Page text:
PIL against LIC IPO – the beginning of a significant battle for people’s welfare


By Shri Thomas Franco, former General Secretary of All India Bank Officers’ Confederation (AIBOC) and a Steering Committee Member at the Global Labour University

(Reproduced from the website of the Centre for Financial Accountability)


Supreme Court’s admission of PIL against LIC IPO is going to be the beginning of a significant battle for people’s welfare.

On 12th May 2022, the bench headed by Honourable Justice D.Y. Chandrachud, Honourable Justice Suryakant, and Honourable Justice P.S. Narasimha admitted WP (C) No.366/2022 filed by advocate S. Prasanna and argued by senior advocate Dr. Indira Jaising and issued notice to the Union of India, LIC, SEBI, and IRDAI. Though a stay on the listing of LIC was not granted, the issue is kept open, and soon we will find cans of worms coming out. The Additional Solicitor General’s arguments were frivolous. He argued that the petitioners have come to the court very late and 73 lakh subscribers have applied for the shares, including policyholders. He cleverly forgot to say that there are 40 crore policyholders at risk against the 73 lakh applicants, out of whom only around 20 lakhs may get shares.

The brilliant argument of Dr Indira Jaising highlighted the issues. The government is not the owner of the LIC; it is only the policyholders who own LIC. They have contributed 188000 crores towards the solvency fund. As they are the true owners, they receive 95% of the profit. Government is only a caretaker/controller. The proceeds of the IPO are not going to LIC, but to the coffers of the Government of India to meet its budget deficit.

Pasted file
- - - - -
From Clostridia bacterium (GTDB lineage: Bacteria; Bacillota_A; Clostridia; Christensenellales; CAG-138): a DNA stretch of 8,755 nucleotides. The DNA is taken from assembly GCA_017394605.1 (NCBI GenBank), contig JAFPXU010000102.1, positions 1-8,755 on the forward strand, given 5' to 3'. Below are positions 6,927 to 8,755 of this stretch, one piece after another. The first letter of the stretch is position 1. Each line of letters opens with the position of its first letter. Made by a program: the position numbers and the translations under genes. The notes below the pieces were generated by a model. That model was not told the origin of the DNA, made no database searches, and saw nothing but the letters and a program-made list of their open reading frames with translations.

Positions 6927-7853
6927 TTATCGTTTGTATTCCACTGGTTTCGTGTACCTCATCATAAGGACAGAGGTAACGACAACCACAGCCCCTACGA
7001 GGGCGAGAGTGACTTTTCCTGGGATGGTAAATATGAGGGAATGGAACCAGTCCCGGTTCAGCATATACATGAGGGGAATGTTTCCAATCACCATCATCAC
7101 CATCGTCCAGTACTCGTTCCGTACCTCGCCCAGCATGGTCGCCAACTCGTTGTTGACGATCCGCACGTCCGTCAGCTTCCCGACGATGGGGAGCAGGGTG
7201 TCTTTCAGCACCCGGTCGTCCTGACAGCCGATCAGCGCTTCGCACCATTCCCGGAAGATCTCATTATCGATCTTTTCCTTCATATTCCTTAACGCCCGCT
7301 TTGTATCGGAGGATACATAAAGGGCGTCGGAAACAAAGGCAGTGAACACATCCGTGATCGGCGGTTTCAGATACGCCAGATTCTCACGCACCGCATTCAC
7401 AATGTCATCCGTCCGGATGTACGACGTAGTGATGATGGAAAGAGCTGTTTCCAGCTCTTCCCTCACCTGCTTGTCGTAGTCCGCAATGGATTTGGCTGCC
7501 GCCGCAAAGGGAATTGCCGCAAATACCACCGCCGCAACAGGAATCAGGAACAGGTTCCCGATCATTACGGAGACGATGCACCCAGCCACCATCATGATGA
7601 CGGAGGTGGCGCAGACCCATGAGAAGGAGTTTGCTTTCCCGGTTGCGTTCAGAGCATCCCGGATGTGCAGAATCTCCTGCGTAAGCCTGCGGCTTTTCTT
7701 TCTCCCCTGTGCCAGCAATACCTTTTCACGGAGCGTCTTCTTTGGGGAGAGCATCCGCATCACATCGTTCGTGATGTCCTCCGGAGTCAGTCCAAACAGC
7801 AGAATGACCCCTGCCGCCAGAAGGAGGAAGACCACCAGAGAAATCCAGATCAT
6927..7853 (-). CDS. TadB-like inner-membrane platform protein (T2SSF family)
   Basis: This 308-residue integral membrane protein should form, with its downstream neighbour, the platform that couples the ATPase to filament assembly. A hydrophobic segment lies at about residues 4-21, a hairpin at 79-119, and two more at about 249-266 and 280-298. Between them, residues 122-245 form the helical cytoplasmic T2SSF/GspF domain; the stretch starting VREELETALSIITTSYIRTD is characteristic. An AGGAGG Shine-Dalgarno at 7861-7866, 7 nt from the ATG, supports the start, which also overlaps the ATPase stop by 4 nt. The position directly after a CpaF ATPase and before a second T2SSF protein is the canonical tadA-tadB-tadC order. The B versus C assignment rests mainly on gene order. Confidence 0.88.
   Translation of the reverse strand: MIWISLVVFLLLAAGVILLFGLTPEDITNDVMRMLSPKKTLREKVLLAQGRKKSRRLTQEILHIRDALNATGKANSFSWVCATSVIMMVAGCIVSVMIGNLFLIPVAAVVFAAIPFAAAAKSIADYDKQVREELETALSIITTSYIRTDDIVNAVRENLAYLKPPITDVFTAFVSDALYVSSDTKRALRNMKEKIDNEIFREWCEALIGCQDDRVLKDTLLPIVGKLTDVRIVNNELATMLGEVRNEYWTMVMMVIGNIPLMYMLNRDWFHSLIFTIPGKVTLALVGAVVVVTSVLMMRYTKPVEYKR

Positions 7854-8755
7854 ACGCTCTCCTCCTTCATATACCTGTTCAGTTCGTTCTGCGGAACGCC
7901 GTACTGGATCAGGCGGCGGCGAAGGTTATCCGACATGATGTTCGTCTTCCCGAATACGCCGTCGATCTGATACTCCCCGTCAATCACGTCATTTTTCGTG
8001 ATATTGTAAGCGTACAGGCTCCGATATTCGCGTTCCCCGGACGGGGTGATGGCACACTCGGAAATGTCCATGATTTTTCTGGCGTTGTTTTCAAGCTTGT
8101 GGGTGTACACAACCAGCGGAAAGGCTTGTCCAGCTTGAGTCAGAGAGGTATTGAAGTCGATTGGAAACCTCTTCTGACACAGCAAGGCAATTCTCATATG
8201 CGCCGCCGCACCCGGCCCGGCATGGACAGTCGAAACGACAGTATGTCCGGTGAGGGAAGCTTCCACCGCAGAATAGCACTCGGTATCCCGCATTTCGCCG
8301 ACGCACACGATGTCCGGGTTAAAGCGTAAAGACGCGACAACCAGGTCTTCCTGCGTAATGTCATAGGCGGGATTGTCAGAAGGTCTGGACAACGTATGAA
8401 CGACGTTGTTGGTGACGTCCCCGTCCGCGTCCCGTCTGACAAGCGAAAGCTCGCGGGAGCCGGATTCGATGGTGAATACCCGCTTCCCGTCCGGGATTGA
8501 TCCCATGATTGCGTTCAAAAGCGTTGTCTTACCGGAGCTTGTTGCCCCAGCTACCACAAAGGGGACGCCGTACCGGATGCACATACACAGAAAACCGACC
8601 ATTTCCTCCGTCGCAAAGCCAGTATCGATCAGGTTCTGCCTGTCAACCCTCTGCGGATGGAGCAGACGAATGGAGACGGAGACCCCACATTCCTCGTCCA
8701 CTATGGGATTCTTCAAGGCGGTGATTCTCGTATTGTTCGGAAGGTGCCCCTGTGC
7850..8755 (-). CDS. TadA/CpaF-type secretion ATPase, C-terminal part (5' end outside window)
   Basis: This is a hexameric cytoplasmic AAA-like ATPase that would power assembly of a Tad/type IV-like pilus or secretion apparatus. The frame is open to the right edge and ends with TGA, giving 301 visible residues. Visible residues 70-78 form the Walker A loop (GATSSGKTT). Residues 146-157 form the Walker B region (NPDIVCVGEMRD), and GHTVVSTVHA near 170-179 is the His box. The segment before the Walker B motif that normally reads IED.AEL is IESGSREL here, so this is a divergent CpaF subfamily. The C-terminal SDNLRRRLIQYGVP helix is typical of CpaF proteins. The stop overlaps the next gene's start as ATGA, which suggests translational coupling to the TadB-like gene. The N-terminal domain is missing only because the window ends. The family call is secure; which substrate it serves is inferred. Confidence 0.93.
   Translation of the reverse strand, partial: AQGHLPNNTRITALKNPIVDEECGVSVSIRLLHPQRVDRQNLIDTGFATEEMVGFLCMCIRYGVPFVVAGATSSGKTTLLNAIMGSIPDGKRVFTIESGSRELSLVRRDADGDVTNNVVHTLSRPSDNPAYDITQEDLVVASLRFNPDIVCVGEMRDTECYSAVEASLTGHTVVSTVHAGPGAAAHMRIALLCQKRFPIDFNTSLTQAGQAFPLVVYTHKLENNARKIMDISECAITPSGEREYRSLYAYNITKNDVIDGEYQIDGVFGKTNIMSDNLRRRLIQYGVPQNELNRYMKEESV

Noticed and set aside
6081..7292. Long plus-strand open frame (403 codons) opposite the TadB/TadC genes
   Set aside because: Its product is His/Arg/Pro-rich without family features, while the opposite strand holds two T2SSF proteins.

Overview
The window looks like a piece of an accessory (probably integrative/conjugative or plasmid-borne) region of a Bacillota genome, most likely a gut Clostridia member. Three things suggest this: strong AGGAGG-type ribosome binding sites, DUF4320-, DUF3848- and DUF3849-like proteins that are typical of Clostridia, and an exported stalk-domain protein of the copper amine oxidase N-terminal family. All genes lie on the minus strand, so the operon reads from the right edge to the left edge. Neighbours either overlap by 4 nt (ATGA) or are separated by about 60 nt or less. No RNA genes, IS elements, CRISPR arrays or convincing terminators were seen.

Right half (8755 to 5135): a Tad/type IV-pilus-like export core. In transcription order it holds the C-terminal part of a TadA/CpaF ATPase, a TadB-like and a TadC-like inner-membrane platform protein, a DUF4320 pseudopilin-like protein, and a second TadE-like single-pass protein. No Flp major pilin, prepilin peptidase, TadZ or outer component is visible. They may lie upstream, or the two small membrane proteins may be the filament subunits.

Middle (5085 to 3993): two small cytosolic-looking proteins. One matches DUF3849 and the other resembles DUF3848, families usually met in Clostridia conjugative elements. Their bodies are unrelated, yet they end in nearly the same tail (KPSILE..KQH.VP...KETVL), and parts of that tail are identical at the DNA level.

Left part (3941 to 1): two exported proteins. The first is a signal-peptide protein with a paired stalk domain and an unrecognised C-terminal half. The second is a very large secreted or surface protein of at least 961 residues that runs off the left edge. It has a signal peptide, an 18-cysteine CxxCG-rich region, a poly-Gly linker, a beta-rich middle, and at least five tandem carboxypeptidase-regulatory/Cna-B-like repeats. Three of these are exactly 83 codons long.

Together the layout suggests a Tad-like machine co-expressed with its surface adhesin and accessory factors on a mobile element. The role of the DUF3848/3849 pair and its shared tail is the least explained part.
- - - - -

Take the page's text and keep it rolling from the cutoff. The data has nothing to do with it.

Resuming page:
LIC is like a mutual society. If shares are to be sold, there should be compensation to the policyholders in a process called demutualization practised all over the world.

The amendment to the LIC act is void ab initio, and segregating policies into profit-sharing and non-profit sharing policies will affect the policyholders’ income (Bonus). So far, almost every policy is a profit-sharing policy.

Dr Indira Jaising requested a stay on listing even if shares are allotted, but the honourable court refused to grant a stay, while it admitted the petition and issued notice. In addition, the court referred to a petition dismissed by the Madras High Court challenging the money bill route to amend the LIC Act. It has also tagged another appeal by a policyholder from Mumbai.

Now that the supreme court has a full number of judges, the case should be heard fast. It may take two to three months. By the end of the year, more facts will come to light.

LIC is a household name. Almost every house has a LIC policy mobilized through 13 lakh agents. So each household has to be told the truth.

  1. In no way, it will benefit any policyholder. In fact, their bonus will go down, more focus will be on unit-linked schemes to get profit for the shareholders. That means the only social security available for the common man will be taken away.